With the transition to remote learning, Dr. Juliana Wijaya speaks about how she teaches Indonesian now and how that affects her relationship with the students.

By Kitty Hu (UCLA, 2020)

I remember sitting in my afternoon lecture as the professor reassured students that we would likely be able to gather together for our last class later that week. At that moment, a student raised her hand and notified him that our chancellor had just sent out an email suspending in-person classes due to concerns about COVID-19, effective the next day on March 11th, 2020. A bittersweet smile crossed my professor’s face.


Initial Transitions

"It was quite shocking because we had less than 24 hours to switch from in-person to remote teaching," recalls Dr. Juliana Wijaya, a lecturer in the Department of Asian Languages and Cultures, who currently teaches all levels of Indonesian. Because the announcement came during Week 10 when her students primarily had to give final presentations, the transition to online teaching was relatively easy. She was familiar with video conferencing technology, so students could still present and participate in discussions online. Additionally, because Indonesian uses [purely] Roman alphabet as compared to Thai and Vietnamese, students can comfortably type responses as opposed to sending pictures of handwritten answers or learning how to use a secondary language keyboard. In preparation for spring quarter, she added additional online resources and uploaded all her handouts. "I like that Zoom has breakout rooms, so students still do pair work and practice their conversation."

However, conducting exams remotely is not as simple. When it comes to language courses, "we not only test the knowledge of the language, but we want to test their ability to perform the language and all of the skills—reading, writing, speaking—while content courses are concerned with whether or not students understand the material." Without using programs that restrict the internet browser and testing environment, it is impossible to monitor students during the exams. Students could easily search online for verb conjugations and vocabulary during the tests. "That part…I leave it to the students. I trust the students."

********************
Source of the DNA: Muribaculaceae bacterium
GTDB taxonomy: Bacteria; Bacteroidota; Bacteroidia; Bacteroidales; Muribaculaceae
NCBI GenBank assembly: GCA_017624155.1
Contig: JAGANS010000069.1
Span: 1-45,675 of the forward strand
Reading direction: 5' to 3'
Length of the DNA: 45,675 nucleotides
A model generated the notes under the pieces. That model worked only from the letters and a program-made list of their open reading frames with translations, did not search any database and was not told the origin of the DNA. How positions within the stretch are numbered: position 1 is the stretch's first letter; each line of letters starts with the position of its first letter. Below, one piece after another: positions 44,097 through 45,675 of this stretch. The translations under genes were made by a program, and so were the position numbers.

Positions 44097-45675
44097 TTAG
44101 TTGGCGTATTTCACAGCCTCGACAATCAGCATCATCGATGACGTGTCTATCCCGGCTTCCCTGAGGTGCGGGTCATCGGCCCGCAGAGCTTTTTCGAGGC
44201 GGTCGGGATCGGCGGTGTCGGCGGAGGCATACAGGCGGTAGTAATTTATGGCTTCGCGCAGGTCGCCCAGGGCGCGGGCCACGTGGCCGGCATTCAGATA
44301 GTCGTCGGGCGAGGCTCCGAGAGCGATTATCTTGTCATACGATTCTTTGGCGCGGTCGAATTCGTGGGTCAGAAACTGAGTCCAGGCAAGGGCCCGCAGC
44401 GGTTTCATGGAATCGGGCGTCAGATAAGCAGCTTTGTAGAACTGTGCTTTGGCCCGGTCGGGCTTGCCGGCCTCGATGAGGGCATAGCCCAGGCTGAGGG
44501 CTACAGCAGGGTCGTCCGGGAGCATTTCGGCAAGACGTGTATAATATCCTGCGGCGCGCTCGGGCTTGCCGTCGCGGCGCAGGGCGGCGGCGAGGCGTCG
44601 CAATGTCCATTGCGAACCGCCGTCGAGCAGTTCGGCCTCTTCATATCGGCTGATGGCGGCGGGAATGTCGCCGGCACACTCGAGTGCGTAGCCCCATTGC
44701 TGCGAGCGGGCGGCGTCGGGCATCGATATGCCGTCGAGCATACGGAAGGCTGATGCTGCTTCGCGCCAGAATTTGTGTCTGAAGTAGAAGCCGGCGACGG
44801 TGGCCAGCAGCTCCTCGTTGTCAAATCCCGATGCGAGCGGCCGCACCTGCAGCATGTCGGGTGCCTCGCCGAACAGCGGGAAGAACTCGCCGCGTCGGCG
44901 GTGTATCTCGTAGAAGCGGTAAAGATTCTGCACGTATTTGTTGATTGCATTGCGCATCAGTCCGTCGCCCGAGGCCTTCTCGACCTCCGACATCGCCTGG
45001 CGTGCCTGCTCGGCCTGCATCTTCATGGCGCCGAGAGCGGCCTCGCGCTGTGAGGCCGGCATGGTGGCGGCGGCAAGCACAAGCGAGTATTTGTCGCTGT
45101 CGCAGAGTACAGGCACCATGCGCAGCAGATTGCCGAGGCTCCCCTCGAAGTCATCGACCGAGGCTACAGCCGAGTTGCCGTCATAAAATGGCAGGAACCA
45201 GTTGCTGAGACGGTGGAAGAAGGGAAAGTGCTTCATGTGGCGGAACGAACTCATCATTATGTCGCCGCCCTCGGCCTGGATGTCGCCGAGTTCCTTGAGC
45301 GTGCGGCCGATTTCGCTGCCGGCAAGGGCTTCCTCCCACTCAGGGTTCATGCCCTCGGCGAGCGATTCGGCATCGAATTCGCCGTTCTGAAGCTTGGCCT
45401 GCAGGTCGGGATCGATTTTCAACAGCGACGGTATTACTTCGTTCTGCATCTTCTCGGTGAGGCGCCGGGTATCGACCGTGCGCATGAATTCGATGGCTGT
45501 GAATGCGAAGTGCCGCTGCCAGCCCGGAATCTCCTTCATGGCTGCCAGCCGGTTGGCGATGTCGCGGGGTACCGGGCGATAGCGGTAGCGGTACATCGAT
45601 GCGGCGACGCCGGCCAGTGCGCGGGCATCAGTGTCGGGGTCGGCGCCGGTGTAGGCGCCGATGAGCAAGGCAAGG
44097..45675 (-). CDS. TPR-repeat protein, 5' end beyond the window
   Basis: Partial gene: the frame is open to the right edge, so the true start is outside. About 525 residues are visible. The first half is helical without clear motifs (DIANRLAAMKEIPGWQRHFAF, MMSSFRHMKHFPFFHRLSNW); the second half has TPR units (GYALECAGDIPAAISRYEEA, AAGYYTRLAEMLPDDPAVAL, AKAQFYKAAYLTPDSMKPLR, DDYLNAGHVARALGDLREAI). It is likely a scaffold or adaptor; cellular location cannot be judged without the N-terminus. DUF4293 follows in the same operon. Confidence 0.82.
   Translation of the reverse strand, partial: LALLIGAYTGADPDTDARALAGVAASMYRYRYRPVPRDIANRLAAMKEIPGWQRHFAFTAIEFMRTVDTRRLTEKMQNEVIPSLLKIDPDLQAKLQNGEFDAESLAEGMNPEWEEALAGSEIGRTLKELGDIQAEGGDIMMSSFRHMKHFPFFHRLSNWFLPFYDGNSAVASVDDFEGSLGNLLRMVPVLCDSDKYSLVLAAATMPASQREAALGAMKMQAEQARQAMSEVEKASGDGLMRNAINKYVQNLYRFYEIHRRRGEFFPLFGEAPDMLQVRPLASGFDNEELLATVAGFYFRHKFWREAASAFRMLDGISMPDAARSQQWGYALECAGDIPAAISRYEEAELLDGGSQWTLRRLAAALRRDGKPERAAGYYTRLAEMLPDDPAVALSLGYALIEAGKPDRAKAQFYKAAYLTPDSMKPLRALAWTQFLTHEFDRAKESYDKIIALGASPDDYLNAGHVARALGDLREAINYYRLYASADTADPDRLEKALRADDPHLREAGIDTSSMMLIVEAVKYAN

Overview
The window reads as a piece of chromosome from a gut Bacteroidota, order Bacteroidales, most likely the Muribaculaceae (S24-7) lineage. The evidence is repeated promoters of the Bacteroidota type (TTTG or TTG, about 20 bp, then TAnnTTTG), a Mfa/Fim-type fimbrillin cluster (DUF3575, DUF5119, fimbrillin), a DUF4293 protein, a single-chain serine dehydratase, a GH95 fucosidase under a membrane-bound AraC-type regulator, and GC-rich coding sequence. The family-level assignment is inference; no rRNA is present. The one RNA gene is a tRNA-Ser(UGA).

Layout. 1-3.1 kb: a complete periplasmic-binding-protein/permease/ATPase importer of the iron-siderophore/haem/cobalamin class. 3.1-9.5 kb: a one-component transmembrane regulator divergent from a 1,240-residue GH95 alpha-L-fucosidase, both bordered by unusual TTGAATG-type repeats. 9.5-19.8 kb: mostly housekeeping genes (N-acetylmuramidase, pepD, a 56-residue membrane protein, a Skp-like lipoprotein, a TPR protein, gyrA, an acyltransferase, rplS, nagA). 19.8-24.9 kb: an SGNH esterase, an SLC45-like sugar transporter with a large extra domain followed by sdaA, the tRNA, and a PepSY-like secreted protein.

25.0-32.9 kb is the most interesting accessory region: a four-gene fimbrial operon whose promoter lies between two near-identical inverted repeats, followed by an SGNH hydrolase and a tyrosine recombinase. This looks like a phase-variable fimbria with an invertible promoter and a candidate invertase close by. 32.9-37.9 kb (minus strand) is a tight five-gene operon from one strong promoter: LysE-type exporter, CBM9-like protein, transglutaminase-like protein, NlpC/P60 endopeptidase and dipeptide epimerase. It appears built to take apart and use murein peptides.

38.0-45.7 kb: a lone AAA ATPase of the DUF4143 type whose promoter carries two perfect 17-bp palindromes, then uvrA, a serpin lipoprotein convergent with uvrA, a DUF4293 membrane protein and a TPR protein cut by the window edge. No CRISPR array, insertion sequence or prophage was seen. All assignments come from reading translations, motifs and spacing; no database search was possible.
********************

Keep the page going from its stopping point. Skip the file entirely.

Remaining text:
Online Challenges

Even though remote learning has been more convenient, not every student is able to transition as smoothly, which also creates challenges for Dr. Wijaya. "A few of my students went back to Asia," she says. "From Jakarta, from Singapore, from Taiwan—the time difference is what is really challenging now, so I did add another session to accommodate those students in Asia." She hosts additional office hours at 8 p.m. PST and 7:30 a.m. PST, so that the students can listen to her recorded lectures and check in during a reasonable time.

On top of these adjustments, a part of the learning experience is simply not the same. "The interaction is completely different. I miss really meeting the students and just talking to them in a natural setting," says Dr. Wijaya.

Students likely feel the same way. Irene Sumampouw, a fourth-year psychology student, has studied Indonesian with Dr. Wijaya for almost two years. "As much as I like the learning aspect, I like seeing everyone. We always talk about our life events and what’s going on…it's not just about learning exactly. It’s more about the personal connections we make."

Looking Forward

This past winter quarter, Sumampouw brought a mini waffle maker and breakfast ingredients to surprise a classmate for her birthday in class. Dr. Wijaya smiles when she talks about the special occasion, "she brought fresh eggs and milk and everything…something like that [which is] very personal, you cannot have with this platform now."

Dr. Wijaya compares teaching remotely to directing an orchestra. "Honestly, it’s more tiring to teach remotely because you cannot really rest," she says. "There is less room for error." Within a 75-minute long class, she has to share her screen, send links, jump from one breakroom to the next during paired conversations, and devise innovative ways to keep everyone at the same pace.

Her effort has not gone unnoticed. "She understands what we’re all going through and doesn’t want to overwhelm us…she’s done her best to help us adjust," says Sumampouw.

Dr. Wijaya speaks fondly of her many students over the years. Some of her previous students still swing by her office whenever they are on campus and she makes an effort to share scholarships and other resources with her current classes. "We’ve been together for so long…I want them to succeed and I want them to be able to use what they have learned in their career, so it’s really rewarding for me to see [that] when it happens, but I don’t know now…I hope it won’t be too long until we meet in person again with everybody."




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Published: Thursday, April 16, 2020